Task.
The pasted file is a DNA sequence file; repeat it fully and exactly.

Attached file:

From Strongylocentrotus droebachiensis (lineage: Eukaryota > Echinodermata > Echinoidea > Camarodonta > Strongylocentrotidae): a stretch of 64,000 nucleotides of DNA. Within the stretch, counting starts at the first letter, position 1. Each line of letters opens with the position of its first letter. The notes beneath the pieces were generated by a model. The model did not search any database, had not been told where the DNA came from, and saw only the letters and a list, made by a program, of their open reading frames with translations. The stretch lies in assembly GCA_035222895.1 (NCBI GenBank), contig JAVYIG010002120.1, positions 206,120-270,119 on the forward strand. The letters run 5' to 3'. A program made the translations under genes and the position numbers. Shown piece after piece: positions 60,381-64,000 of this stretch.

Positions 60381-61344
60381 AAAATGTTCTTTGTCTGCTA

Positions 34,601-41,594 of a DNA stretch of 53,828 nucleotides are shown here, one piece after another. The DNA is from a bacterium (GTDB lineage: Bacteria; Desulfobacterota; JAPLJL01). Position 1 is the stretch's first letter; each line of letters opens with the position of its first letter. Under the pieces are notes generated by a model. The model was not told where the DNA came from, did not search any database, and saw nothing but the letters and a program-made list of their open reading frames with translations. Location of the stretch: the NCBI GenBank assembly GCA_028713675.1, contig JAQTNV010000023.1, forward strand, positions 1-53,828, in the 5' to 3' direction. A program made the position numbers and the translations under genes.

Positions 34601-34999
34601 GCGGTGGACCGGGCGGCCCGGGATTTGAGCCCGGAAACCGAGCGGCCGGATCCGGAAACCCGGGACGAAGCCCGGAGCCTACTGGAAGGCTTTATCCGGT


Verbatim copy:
From Strongylocentrotus droebachiensis (lineage: Eukaryota > Echinodermata > Echinoidea > Camarodonta > Strongylocentrotidae): a stretch of 64,000 nucleotides of DNA. Within the stretch, counting starts at the first letter, position 1. Each line of letters opens with the position of its first letter. The notes beneath the pieces were generated by a model. The model did not search any database, had not been told where the DNA came from, and saw only the letters and a list, made by a program, of their open reading frames with translations. The stretch lies in assembly GCA_035222895.1 (NCBI GenBank), contig JAVYIG010002120.1, positions 206,120-270,119 on the forward strand. The letters run 5' to 3'. A program made the translations under genes and the position numbers. Shown piece after piece: positions 60,381-64,000 of this stretch.

Positions 60381-61344
60381 AAAATGTTCTTTGTCTGCTA

Positions 34,601-41,594 of a DNA stretch of 53,828 nucleotides are shown here, one piece after another. The DNA is from a bacterium (GTDB lineage: Bacteria; Desulfobacterota; JAPLJL01). Position 1 is the stretch's first letter; each line of letters opens with the position of its first letter. Under the pieces are notes generated by a model. The model was not told where the DNA came from, did not search any database, and saw nothing but the letters and a program-made list of their open reading frames with translations. Location of the stretch: the NCBI GenBank assembly GCA_028713675.1, contig JAQTNV010000023.1, forward strand, positions 1-53,828, in the 5' to 3' direction. A program made the position numbers and the translations under genes.

Positions 34601-34999
34601 GCGGTGGACCGGGCGGCCCGGGATTTGAGCCCGGAAACCGAGCGGCCGGATCCGGAAACCCGGGACGAAGCCCGGAGCCTACTGGAAGGCTTTATCCGGT